I previously wrote an article on buying Chess sets and thought I would expand on the history of chess.
Chess has experienced a lengthy trek bringing it. It has experienced a variety of forms from a number of different states, each getting a distinctive spin on the game. In the late 15th Century, where many of the most popular rules of the day became created, Chess is derived most heavily in its modern incarnation. Since this time, Chess has formed a hold on many of the sensible heads of every Century, never evaporating from the common view. Many novels have already been composed on Chess from a variety of locations and authors, placing it high in the limelight of intelligent, popular games which could both stimulate and entertain.
The primary game that Chess came to be born was originated in the 6th Century in India. These divisions, elephants, chariots, infantry, and calvary, were represented by pieces much like Rooks, Bishops, Pawns, and Knights respectively. This game was played on an eight by eight board, which while uncheckered, had particular spaces with special marks. Now the meanings of the marks are not currently known, but do not seem to have special meaning to the game itself. This game, the earliest that is located, appears to be the birthplace of Chess.
To the Far East, the game was carried by travellers from Chaturanga. Here, the game started to be played on the intersecting lines rather than the blank spaces. The purpose of the game was to render the opponent’s King, occasionally called a General entirely worthless, much in line with a contemporary Checkmate. This game shares many components with another popular game, Go, which also comes from Eastern Asia. The pieces for this variant of Chess are commonly level, marked pieces, much like a conventional checkers set.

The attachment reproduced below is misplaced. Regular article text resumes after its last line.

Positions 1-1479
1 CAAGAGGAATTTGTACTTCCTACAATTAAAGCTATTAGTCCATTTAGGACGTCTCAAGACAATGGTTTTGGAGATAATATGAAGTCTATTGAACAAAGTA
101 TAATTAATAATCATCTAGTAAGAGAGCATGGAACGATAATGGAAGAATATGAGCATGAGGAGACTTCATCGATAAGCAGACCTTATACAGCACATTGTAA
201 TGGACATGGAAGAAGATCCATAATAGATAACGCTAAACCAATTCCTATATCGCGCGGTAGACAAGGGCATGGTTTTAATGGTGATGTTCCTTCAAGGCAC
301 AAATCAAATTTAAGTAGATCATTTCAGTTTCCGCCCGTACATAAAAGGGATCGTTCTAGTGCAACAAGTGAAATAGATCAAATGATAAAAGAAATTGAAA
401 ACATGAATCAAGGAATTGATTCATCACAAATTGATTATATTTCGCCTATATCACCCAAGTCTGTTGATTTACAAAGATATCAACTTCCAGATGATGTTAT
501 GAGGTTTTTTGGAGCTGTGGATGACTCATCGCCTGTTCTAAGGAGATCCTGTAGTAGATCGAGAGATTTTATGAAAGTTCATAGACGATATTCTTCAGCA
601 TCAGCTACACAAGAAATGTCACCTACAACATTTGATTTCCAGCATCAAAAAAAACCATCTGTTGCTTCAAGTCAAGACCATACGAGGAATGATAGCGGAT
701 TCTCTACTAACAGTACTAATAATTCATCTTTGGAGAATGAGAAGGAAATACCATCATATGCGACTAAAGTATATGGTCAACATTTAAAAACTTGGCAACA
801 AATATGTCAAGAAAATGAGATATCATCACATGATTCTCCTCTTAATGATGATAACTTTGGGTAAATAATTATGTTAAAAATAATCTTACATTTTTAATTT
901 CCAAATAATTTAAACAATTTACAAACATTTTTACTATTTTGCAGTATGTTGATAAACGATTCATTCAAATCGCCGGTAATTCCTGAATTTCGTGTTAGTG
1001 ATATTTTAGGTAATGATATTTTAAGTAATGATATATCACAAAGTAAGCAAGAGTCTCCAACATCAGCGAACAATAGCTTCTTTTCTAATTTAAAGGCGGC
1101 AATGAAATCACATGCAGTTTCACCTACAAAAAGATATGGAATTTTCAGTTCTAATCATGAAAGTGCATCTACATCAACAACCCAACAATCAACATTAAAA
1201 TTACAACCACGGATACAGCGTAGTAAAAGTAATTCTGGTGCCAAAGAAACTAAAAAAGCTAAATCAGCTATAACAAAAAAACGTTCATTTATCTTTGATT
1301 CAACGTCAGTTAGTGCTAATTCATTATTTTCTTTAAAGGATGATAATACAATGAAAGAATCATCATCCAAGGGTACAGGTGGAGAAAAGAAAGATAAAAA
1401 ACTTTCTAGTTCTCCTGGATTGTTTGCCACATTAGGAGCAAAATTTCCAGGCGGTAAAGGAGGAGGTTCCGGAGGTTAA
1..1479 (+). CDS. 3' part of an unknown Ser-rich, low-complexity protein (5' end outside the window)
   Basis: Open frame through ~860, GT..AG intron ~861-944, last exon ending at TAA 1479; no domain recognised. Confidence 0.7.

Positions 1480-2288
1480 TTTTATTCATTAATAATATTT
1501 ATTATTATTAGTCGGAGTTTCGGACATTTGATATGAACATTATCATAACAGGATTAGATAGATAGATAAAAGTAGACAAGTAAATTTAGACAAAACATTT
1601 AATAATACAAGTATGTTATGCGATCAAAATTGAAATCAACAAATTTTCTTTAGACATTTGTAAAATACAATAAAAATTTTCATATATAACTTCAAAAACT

Through the enlarging Arabic empire, and Persia, the Byzantine Empire, however, the match slowly started to reach Europe. The Norman Conquest of England reached even though the game was unpopular with Northern Europeans only at that point, regions which played Chess early on. It was not until Chess pieces began to be depicted as they are today- Kings, Queens, Bishops, Knights, Rooks, and Pawns, or men of arms- in the middle of the 12th Century that Chess started to grow popular with the folks.
In 1475 AD, however, radical changes were made to the game, evolving it to the game that Chess is today. The Queen was granted powers that had never been seen on a Chessboard before. Bishops were given more power as well, enabling the game to start to focus more on long-ranging attacks which ultimately accelerated up the game. It is also thought that the transition of the pieces into more courtly images, rather than military ones, helped the game to catch hold in Europe. In the centre of the 19th Century, Chess began to take an even more powerful hold, becoming a favorite game played among intellectuals.